Illinois softball coach killed in apparent hit-and-run on rural road

Illinois softball coach killed in apparent hit-and-run on rural road

Outside The Box

Illinois softball coach killed in apparent hit-and-run on rural road


A softball coach at a suburban Chicago school was struck and killed in an apparent hit-and-run accident, leaving her community behind to grieve their sudden loss.

As reported by The Beacon News and Daily Southtown, both imprints of the Chicago Tribune, 26-year-old Oswego softball coach Amanda Stanton was killed during a hit-and-run accident as she walked along the side of a roadway. According to the Beacon News, it’s believed that she was struck by a gray Chrysler Pacifica with a model year between 2004-2006.

While there remain no solid leads about who may have struck Stanton, there is also no bound on the grief felt by both the softball and school community she left behind too soon.

“The softball community is hurting,” one of Stanton’s high school teammates turned assistant coaches, Kayleigh Bertram, told the Daily Southtown. “The team is processing this in the best way they know how. (Monday) was an opportunity to come together as a family, which is something Amanda always wanted us to do.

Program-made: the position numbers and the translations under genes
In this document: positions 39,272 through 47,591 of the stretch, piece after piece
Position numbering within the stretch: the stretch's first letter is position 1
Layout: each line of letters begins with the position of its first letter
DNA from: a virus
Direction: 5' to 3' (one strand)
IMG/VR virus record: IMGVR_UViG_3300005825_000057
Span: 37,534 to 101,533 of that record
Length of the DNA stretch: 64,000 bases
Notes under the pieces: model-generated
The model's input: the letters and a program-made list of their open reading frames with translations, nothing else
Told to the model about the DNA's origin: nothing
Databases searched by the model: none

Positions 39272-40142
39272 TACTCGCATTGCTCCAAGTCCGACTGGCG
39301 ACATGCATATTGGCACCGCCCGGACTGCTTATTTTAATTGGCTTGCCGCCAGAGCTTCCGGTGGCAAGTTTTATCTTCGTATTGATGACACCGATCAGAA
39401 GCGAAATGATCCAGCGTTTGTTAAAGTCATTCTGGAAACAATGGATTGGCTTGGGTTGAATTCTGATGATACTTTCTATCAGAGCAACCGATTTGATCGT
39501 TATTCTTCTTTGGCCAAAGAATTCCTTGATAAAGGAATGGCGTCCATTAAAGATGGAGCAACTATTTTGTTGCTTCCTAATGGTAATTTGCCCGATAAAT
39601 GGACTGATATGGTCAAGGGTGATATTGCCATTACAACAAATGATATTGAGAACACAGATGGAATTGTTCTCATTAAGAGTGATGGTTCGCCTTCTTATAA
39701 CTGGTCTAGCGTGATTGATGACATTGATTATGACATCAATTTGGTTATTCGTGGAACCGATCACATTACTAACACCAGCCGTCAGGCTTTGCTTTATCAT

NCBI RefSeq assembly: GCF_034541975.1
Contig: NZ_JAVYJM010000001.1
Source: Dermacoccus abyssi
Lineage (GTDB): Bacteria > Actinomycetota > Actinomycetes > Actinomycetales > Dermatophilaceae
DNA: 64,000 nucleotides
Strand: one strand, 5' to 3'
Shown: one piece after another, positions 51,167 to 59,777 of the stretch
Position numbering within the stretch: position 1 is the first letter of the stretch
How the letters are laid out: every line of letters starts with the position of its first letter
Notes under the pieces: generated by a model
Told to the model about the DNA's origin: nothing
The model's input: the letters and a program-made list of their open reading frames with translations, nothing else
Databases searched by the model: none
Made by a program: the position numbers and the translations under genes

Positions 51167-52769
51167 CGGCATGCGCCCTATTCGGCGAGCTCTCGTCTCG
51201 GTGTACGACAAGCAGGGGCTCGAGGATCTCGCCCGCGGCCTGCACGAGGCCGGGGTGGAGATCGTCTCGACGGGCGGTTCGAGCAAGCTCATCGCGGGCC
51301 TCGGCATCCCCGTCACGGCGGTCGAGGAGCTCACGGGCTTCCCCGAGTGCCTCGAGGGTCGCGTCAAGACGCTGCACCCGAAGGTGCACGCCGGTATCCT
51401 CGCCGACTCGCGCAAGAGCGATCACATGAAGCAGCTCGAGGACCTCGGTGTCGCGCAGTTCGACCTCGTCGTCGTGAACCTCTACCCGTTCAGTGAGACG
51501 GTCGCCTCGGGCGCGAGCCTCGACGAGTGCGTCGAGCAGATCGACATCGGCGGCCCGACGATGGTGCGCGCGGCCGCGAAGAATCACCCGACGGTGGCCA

“Amanda was very compassionate, energetic and patient as a coach. She taught the girls how to love and respect the game. It was an absolute honor to share those moments with her.”

Stanton was a math interventionist at Jefferson Junior High School in Naperville, per the Beacon News, though her most clear-cut and measurable impact came in leading the Oswego softball team back from its proverbial ashes. Per the Daily Southtown, the Stanton-led Oswego softball team piloted a 20-10 record in 2017 that marked its most wins in 30 years.

If that was some accomplishment, those who knew Stanton’s lifestyle best insist that it was perfectly fitting for the young coach.

“Amanda changed the culture of the program,” Oswego athletic director Darren Howard told the Daily Southtown. “She put together a tremendous staff. She did all of the things you would want a teacher and a coach to do. She did it all, and she was only 26.

“This would have been a Hall of Fame coach, there is no doubt in my mind.”


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